Flexible automation in drug discovery: An expert’s perspective
We sit down with John Vincent, Senior Scientist at Medicines Discovery Catapult, to discuss why flexible lab automation is the way forward for the drug discovery industry
Drug discovery labs have long benefited from automated equipment. Eliminating the highly-repetitive processes, such as liquid pipetting, involved in high throughput screening were some of the earliest wins for lab automation.
As the drug discovery market grows exponentially, to reach a value of $110.4bn by 2025, significant investment in automation is required to help labs achieve the scale and quality needed to keep up with the pace.
However, much like in other areas of science, the automation that has typically been available to drug discovery has been inflexible. Labs have often had to plan their infrastructure around automation equipment, and paid out large sums. Yet when their requirements have changed, their automation solutions have been unable to change with them.
Thankfully, today, more flexible automation solutions are becoming available.
We sit down with John Vincent, Senior Scientist at Medicines Discovery Catapult, and an expert with experience running high-throughput screening, to learn about how flexible automation can enhance drug discovery processes.
Greater flexibility allows labs to automate multiple workflows
Automation solutions that can be flexible around changing workflows are necessary for drug discovery labs where “the requirements for a complete workforce may fluctuate over time,” Vincent explains. “Depending on your lab’s infrastructure, the equipment and level of automation available, you may be able to screen hundreds of thousands of compounds with just one or two people, supported by automation and robotics.”
However, for other assays, the requirements of automated equipment are very different.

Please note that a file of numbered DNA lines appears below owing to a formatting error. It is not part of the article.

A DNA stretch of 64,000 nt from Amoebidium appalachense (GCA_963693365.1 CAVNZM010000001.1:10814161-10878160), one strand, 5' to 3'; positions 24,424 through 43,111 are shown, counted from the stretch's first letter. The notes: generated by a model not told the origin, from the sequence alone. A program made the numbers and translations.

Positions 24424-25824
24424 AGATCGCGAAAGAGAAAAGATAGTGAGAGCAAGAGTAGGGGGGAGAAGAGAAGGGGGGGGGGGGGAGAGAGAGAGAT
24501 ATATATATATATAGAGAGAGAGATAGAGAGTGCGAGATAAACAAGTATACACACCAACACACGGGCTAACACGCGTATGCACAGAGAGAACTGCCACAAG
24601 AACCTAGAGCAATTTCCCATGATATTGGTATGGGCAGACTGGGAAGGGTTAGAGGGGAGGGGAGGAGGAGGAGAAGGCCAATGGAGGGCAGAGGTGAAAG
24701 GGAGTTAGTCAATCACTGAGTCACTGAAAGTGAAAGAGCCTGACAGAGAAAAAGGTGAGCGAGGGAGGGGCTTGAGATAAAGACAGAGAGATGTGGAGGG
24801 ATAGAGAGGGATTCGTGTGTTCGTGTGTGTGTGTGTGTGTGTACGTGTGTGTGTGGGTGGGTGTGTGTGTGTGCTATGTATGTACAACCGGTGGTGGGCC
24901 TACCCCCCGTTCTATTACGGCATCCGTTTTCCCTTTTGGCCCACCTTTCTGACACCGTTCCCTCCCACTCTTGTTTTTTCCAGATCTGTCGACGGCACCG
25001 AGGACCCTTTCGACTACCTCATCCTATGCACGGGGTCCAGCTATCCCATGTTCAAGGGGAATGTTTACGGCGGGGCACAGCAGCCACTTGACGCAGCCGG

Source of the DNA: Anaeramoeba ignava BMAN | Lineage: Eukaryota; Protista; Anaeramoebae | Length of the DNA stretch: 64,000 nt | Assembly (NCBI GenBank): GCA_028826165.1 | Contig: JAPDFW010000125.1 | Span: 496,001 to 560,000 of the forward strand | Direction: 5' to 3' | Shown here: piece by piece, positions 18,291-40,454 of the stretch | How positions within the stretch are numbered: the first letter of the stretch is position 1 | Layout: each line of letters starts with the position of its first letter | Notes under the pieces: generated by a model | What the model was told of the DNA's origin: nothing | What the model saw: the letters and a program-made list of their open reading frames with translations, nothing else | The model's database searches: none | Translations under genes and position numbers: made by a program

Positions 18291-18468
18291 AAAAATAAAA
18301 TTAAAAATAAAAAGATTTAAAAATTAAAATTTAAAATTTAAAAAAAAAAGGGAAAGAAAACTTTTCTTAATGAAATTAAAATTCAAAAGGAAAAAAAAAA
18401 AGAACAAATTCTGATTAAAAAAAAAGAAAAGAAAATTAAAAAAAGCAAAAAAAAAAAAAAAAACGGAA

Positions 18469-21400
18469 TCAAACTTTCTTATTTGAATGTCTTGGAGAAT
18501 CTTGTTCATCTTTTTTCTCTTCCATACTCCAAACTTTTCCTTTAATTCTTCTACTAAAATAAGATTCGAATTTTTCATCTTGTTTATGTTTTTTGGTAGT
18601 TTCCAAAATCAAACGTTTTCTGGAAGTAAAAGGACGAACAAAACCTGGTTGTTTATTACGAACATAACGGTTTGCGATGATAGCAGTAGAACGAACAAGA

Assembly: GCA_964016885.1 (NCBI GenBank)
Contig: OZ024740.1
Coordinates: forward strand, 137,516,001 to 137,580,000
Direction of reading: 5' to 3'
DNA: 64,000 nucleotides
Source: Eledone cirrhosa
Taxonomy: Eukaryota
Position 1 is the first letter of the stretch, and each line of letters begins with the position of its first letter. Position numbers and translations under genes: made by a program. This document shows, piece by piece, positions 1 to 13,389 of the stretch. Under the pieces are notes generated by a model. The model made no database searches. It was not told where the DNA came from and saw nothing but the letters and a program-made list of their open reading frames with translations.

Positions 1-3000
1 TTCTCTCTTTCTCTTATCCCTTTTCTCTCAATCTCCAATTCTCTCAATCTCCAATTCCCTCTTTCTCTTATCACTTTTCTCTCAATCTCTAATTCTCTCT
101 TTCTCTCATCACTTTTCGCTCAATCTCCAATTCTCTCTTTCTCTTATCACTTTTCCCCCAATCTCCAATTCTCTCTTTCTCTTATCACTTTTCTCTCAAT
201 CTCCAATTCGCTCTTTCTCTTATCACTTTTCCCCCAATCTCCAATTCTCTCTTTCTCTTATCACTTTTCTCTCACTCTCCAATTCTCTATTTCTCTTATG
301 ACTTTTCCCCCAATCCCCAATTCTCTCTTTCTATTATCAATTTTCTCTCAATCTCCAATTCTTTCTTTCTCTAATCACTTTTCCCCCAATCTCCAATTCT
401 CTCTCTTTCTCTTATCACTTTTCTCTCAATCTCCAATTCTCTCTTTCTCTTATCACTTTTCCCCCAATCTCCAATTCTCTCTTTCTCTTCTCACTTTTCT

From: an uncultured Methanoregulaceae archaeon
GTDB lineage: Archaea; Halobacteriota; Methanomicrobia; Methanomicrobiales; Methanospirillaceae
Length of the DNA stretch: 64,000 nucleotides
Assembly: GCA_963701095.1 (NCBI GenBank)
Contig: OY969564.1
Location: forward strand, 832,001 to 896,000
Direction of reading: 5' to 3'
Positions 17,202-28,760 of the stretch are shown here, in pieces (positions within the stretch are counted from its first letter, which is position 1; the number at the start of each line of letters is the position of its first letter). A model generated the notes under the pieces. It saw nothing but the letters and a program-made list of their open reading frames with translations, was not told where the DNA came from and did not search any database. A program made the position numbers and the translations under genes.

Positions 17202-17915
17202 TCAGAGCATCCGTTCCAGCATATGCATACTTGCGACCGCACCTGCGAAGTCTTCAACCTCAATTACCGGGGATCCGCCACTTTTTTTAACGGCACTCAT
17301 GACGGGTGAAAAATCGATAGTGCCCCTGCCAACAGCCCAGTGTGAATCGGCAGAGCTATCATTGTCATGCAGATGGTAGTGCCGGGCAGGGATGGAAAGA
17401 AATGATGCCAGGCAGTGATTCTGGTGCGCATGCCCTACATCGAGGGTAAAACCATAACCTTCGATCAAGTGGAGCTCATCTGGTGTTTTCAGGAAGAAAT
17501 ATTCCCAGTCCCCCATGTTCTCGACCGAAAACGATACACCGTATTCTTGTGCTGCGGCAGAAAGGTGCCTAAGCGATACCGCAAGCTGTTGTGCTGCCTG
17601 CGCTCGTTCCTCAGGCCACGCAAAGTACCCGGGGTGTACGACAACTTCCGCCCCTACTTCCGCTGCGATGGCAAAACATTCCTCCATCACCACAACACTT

“Some screens have to use less automation,” he adds. “For example, cell-based screens that require an awful lot of tissue culture. For screens like this that need a lot of manipulation, you have to run them at a far lower throughput. While you can use automation, screens like this require more people, and more specialists in the specific area.”
Flexible automation solutions – particularly modular solutions where equipment can be swapped in and out – can be more easily adapted to serve drug discovery lab’s varying workforce and workflow requirements.
Greater flexibility can lead to more cost savings
Costs are a significant factor when automating a lab. So, when they are only able to use automation for one workflow, financial barriers can make the technology inaccessible for the smaller players in drug discovery.
“It can be very expensive and difficult for a lab to set something up that they’re only going to use once,” explains Vincent. “A good lab automation solution is one that has built-in flexibility in order to lead to cost savings.”
The – often significant – cost of reagents is also reduced when automation is more flexible. As Vincent points out, the improvements automated equipment bring to scale and quality ultimately mean that reagents are used more resourcefully. When that automation is more flexible, these efficiencies can be spread across more workflows, resulting in a better use of reagents.
Greater flexibility will make automation more accessible
Not only does flexible automation result in cost savings, Vincent also contends that it could result in making automation more accessible to smaller players.
“I can definitely see opportunities for more ‘hubs’ run by contract research organisations (CROs) or screening facilities. By using flexible, automated equipment, these hubs could take on contracts for groups, and run their assays,” he explains. “This approach allows smaller companies the opportunity to test out their product without heavy investment”
“Today, the biggest stumbling block is getting the financial backing to take what is potentially just an idea through to something that you can prove works. And more flexible automation provides that,” he says.
Greater flexibility from automation partners make it easier for labs to use automation equipment
“You will always need somebody to run the automated systems,” says Vincent. “Just buying a fancy robot that no one understands how to use, or how to best optimise, means that labs never end up using it.”
He points out that labs also often have an idea for how they will use an automated system in the future, but when their work model changes, it never ends up being used.
“Additionally, if you already have an automated system and the expert who knows how to use it leaves, it ends up sitting in the corner, doing nothing,” Vincent adds.
This is where working with an automation partner who can be flexible around your needs and changing workflows is critical. With the right partner, lab workers can focus on their important, life-saving work, while the automation experts create solutions to work around their current needs.
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